Almost Perfect

Almost Perfect by Brian Katcher is a story told by Logan Witherspoon, a high school senior in small-town Missouri.  He is upset about – and borderline obsessed with – the recent breakup with his ex-girlfriend, Brenda.  Then Sage Hendricks moves into town and changes his world: she is tall, vivacious and beautiful in her own quirky way.  Sage and Logan hit it off immediately, but she is not allowed to see him outside of school, and sometimes she reacts strangely to his touch.  Sage is obviously keeping a secret from him.  They finally kiss, and Sage reveals the truth: she was born a boy.  Logan reacts with anger, and treats Sage badly for weeks.  He is confused: if he was (and still is) attracted to a male, does that make him gay?  Does anyone else know that Sage is really a boy?  Logan eventually realizes that Sage desperately needs a good friend, so he decides to reach out to her and rekindle their friendship.  He cannot help but see Sage as a girl, and he finds himself falling in love with her.   Almost Perfect is an honest exploration of an uncommon relationship and a topic that is seldom discussed.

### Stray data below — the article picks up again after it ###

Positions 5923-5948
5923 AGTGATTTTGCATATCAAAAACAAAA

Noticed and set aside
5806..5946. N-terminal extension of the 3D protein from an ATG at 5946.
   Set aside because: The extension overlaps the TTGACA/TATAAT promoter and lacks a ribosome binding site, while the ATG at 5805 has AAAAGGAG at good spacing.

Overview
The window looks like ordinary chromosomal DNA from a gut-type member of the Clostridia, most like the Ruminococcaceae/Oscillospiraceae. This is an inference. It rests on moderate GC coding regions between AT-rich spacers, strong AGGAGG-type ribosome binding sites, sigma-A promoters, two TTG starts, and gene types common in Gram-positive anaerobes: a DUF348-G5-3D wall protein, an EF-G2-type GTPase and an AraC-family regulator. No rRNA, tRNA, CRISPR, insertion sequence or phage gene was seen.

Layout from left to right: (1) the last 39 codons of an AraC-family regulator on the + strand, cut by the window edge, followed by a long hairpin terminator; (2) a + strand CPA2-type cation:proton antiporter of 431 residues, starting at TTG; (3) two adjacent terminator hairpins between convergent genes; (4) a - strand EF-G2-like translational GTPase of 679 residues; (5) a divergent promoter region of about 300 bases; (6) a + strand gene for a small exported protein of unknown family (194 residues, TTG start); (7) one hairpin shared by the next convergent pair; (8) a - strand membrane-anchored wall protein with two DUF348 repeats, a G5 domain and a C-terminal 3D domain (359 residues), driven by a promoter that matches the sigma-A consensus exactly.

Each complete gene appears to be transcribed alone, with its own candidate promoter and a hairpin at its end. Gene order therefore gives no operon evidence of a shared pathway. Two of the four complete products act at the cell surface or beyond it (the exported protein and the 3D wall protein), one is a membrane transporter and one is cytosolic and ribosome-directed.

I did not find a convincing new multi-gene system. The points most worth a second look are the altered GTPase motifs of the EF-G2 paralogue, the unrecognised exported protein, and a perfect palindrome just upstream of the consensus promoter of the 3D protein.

Throughout the course of the novel, very few characters know that Sage was born a boy, and they have a variety of reactions.  Logan is angry, and later finds himself cycling through feelings of love, disgust, and fear.

Why couldn’t she just be a real girl?  Our lives would be great.  She was so close to the real thing.  But close didn’t count. (p. 285)

Sage’s parents are permissive, but not supportive: they only allow her to live as a female because of a suicide attempt.  They forced her to be homeschooled for several years and moved to another town so that no one would find out her secret.  Sage’s sister Tammi is loving and very protective, but she feels guilty for encouraging Sage to become a girl: Tammi knows how much easier Sage’s life would be as a normal boy.  Logan’s sister is immediately accepting: she thinks Sage is a wonderful person, and could not care less that Sage was born male.  An unnamed college student has an unfortunately violent reaction: Sage is badly beaten and left for dead.  Will this incident convince Sage to go back to being a boy?

Katcher, B. (2009). Almost Perfect. New York: Delacorte Books for Young Readers.

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